000 extension to the library at Trinity
College, Publin, Ireland. Recently re-
ceived are some changes to the orig-
inal release.


THE FLORIDA ARCHITECT





Elegibility is confined to "All archi-
tects authorized to practice in their
own country who are members of an
architectural institute or society." In
the U.S. this would confine entrants
to membership in the AIA.
Source of information on, and ap-
plications for, the competition has
been changed. Registration forms
should be obtained from Competition
Registrar, Trinity College, Dublin,
Ireland-instead of the New York
City address previously reported. Also,
a deposit of $14 must accompany
application for registration-which is
returnable to those actually submitting
a design or returning the registration
prior to December 31st.
The schedule has also been revised.
Registrations will be available June
15, and the last day for registration
is August 31, this year. Entries must
be received by the Competition Regis-
trar by 5 p.m., March 21st, 1961. The
Jury will meet for judging April 22,
1961.


Grimshaw Selected to
Head Miami CSI Chapter
JOHN O. GRIMSHAW, AIA, of Weed,
Johnson Associates, became the
Greater Miami Chapter CSI's second
president as of June 1st, succeeding
DONALD G. SMITH, AIA, who has
spearheaded the growth of the or-
ganization since its formation late
in 1958. When the Chapter received
its charter in December, 1958, mem-
bership was 24. Grimshaw will take
over with an active membership
roster of 107-a 400 percent in-
crease in just 18 months.
Other officers elected were: ERNEST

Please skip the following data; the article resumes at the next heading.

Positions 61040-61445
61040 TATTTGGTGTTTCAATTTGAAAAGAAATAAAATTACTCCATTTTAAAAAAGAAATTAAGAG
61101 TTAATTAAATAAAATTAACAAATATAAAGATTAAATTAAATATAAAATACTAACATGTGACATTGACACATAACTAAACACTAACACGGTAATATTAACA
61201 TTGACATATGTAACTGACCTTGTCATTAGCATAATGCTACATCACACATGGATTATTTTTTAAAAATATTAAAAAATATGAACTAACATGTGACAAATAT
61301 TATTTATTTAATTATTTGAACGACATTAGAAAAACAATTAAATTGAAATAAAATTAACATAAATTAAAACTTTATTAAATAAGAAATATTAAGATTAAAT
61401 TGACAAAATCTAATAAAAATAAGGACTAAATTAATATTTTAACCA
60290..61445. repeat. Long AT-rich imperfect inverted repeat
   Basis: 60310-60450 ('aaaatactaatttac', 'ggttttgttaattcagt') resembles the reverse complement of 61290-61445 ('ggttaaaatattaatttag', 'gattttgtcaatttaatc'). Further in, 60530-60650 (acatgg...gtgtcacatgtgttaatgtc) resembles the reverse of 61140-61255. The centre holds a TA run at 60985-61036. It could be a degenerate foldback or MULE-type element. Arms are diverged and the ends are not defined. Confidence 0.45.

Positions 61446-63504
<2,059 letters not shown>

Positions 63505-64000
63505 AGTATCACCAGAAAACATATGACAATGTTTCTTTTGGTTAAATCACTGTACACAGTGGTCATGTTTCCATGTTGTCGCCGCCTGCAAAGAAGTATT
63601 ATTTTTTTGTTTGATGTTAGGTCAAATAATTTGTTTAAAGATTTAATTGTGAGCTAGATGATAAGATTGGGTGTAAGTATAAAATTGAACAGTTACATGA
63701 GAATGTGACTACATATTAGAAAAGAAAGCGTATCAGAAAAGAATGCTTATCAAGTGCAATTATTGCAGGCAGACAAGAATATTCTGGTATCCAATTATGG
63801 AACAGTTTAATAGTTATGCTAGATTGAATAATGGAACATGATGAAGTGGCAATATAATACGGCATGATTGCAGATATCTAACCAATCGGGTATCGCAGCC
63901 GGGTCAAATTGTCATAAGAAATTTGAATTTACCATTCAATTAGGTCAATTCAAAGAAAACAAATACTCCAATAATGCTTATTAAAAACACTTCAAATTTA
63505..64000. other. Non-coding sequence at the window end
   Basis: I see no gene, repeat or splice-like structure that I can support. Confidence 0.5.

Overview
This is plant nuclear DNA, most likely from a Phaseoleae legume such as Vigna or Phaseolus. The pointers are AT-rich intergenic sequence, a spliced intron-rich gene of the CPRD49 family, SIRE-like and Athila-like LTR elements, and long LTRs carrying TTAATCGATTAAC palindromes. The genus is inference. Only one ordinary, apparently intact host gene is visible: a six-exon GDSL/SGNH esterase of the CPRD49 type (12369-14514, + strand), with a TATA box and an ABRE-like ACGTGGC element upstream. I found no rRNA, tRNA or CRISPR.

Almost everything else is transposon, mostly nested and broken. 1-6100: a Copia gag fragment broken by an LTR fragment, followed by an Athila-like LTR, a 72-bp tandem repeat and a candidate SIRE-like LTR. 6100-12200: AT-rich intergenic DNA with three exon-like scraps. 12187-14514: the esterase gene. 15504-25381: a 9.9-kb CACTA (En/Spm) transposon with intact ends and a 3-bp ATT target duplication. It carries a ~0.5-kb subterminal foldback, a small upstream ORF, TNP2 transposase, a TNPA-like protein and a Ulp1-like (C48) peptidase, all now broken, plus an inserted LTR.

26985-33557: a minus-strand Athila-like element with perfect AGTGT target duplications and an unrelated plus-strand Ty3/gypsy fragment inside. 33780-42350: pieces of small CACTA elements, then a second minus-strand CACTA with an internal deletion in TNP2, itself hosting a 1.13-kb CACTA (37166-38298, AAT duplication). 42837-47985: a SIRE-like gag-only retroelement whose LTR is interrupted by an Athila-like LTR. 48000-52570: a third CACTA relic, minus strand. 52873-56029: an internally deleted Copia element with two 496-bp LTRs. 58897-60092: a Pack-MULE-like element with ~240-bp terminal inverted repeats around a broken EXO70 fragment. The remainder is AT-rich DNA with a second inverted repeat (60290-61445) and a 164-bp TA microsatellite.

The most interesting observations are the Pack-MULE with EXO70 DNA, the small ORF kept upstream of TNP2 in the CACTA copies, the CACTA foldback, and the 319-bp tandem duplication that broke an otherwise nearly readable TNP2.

C. NORLIN, of Frank Shuflin & Asso-
ciates, Vice President; WILLIAM A.
RUSSELL, of T. Trip Russell & Associ-
ates, Secretary, and EARL M. STARNES,
AIA, of Starnes and Rentscher,
Treasurer.
The growth of the Miami chapter
is symptomatic of the national growth
of the CSI. To quote The Check-
list-monthly newsletter of the Miami
chapter ably edited by BRUCE M.
NOLAND and LEWIS HAIGH-"The
National CSI has grown from five
chapters and a mere handful of hardy
organizers with determination and
purpose, to 43 chapters in 1960 and
4300 members throughout the na-
tion. At present there are three
chapters in the State of Florida:
Jacksonville, Tampa and Miami."
JUNE, 1960


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President's Message...
,(Continued from Page 22)

Organization ...
Officers President, three vice
presidents, secretary, treasurer. These
officers, together with the immediate
past president, would make up the
Executive Committee.
Board of Directors- Eventually
this will consist of fifty men, one from
each State. Until the smaller state
organizations can be developed, pos-
sibly several would band together in a
sub-region and elect just one director.
Regional Executive Committee -
composed of directors of states within
a given Region.
State Organizations Similar to
Florida, California, Texas and New
York, to be composed of chapters
within the state. Each organization
to be similar to the National, or Flor-
ida's present structure.
Chapters-as now constituted, with
attempt made to form new chapters
in areas now too large geographically
to properly function as a Chapter.
Vertically it could read like this:
Chapters would handle business re-